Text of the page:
Although he didn’t have a class with Emanuel, Ryan Crnkovich, a 2009 Gross graduate now in his second year studying law at Creighton University, said he still considers Father Steve one of the most influential educators he’s encountered.
“He doesn’t just talk the talk,” said Crnkovich, who was on Emanuel-coached teams in football and baseball. “He’s one of those people we talk about who truly lead by example. He doesn’t stand aloof and he certainly doesn’t take a holier-than-thou attitude. If it’s the classroom or the baseball field, you don’t just hear someone talking about how God wants you to lead your life and how you should be a good Catholic, you get to see a man who lives it. That’s very rare.”
Perhaps also rare is Emanuel’s priestly bearing.
His summer job entails groundskeeping duties around the school for which he wears a pair of bib overalls, an echo of his days working as a farmhand around his hometown of North Bend, Neb. His creative facial hair is how most recognize him when he’s not wearing the clerical collar. And he’s as comfortable spouting rap lyrics as he is the Gospel.
In class Wednesday, Emanuel referenced a recent overly exposed tabloid moment for a pop star as evidence that sometimes living life internally and not spouting it all over the social networks is a blessing.
“I’ll make the cultural references and still see some kids going: ‘Oh! You’re not supposed to know about that!’” Emanuel said.
The earthiness is genuine, though, and appreciated.
Crnkovich recalled the first football practice of his freshman year, which also happened to be Father Steve’s first football practice at Gross. In T-shirt and shorts, a sweaty, wild-eyed Emanuel pumped up the squad with a fiery pep talk.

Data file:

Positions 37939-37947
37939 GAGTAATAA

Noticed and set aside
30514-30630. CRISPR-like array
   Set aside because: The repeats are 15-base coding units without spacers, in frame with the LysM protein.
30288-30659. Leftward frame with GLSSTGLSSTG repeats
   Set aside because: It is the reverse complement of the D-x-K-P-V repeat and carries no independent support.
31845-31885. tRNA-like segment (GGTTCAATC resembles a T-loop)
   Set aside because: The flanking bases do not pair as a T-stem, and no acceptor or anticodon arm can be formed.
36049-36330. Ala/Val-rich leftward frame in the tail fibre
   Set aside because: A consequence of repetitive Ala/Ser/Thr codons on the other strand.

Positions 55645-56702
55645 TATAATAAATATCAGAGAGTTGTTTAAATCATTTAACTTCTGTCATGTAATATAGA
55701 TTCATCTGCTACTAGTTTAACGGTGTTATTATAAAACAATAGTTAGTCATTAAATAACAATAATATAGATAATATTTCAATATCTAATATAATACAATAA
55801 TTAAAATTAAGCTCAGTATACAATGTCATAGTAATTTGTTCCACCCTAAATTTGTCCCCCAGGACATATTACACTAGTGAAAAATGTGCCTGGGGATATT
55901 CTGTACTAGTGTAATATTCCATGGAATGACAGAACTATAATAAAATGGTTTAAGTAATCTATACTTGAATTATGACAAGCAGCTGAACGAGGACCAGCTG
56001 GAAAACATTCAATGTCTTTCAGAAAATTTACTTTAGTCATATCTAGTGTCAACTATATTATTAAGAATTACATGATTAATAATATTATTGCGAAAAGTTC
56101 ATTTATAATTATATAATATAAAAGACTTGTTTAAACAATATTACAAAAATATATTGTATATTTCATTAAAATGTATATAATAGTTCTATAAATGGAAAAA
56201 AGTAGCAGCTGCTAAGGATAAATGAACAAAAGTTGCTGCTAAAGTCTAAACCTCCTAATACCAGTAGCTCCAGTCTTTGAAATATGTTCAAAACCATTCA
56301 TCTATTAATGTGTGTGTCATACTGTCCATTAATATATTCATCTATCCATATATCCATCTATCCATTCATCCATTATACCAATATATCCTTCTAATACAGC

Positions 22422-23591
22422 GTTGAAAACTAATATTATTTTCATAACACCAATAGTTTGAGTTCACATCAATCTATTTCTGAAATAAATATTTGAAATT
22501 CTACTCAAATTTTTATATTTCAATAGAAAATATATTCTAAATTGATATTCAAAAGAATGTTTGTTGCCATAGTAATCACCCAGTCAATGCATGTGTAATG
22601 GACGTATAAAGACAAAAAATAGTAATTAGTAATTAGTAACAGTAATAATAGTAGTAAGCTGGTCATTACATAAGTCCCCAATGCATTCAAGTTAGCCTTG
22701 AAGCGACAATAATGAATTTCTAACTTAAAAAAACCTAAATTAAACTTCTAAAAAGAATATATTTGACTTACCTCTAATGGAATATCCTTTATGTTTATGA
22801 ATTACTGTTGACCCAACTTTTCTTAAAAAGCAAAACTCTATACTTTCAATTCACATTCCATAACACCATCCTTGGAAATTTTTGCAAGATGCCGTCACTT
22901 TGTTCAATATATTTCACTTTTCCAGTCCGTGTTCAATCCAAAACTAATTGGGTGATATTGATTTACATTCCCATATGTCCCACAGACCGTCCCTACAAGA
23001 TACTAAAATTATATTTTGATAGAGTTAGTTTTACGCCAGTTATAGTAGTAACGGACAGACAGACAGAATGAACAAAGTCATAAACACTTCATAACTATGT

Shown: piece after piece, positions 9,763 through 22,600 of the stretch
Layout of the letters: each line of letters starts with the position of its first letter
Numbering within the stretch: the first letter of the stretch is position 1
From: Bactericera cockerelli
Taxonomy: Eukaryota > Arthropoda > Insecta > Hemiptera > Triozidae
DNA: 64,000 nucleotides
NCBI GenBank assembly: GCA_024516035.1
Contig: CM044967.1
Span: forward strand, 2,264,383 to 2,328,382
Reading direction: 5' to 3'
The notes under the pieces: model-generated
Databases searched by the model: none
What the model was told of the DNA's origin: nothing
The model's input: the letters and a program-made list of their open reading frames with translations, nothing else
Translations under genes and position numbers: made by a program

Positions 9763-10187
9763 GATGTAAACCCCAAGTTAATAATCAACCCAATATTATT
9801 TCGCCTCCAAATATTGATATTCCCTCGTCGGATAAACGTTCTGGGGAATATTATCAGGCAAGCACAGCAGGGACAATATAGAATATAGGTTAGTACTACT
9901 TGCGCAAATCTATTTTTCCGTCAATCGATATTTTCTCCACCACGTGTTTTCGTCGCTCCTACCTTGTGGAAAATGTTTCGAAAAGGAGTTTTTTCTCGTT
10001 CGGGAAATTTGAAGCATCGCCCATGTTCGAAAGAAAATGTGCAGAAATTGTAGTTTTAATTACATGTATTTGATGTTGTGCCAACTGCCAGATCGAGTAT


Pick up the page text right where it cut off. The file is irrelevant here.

“He just starts yelling at us in this gruff manner,” Crnkovich said. “Nothing mean, just football-coachy. And he gets done and one of us says, ‘Isn’t that the new priest?’ And someone else says: ‘No, no priest talks like that.’ But that’s Father Steve and especially at Gross, where there’s still that South Omaha mentality that you want someone like that — with a little edge to them, a little reality — in charge, it resonates.”
However the lessons get across, the fit Emanuel has found at Gross is one people hope stays for a long time.
Dorothy Ostrowski, Gross’ president and also a longtime teacher at the school, said as priest, teacher, chaplain, coach, Emanuel makes himself a blessing to Gross at every opportunity.
“Father Steve is an absolute gift and blessing to our community,” said Ostrowski, who, along with the Gross administration, nominated Emanuel for the award and said they hope he remains at the school.
Emanuel also hopes he can continue to have a lasting impression at Gross, the longest posting he’s had in that 22-year career.
Where other priests feel a calling to the pulpit or other forms of service, Emanuel said he’s never really wanted to do anything other than teach and coach and serve as a guide and influence for young people. The award from the Archdiocese, he said, is some validation of that mission, but moreso is the feeling he gets in just being in the classroom.
“I’ve been very blessed in being able to teach here,” he said. “The award is humbling and probably more of a testament to the students I’ve had than to anything I’ve done. Things haven’t changed that much in 30 years, since when I was in high school. Kids still want to fit in. They still worry about who’s going to ask them to homecoming. The challenges are still there. The deepest human desire is to belong. What I hope I’m able to impart is that they can take charge of their futures, I can challenge them in other ways, to see the good that’s in them and out there.
“The beauty of being able to teach here is that it’s really easy to tell kids you love them and you won’t get in trouble for that. It’s also really easy to get mad at them. But you feed on the good and show them how they can absorb the good and show them how God loves them and redeems them and that’s the biggest lesson I can give.”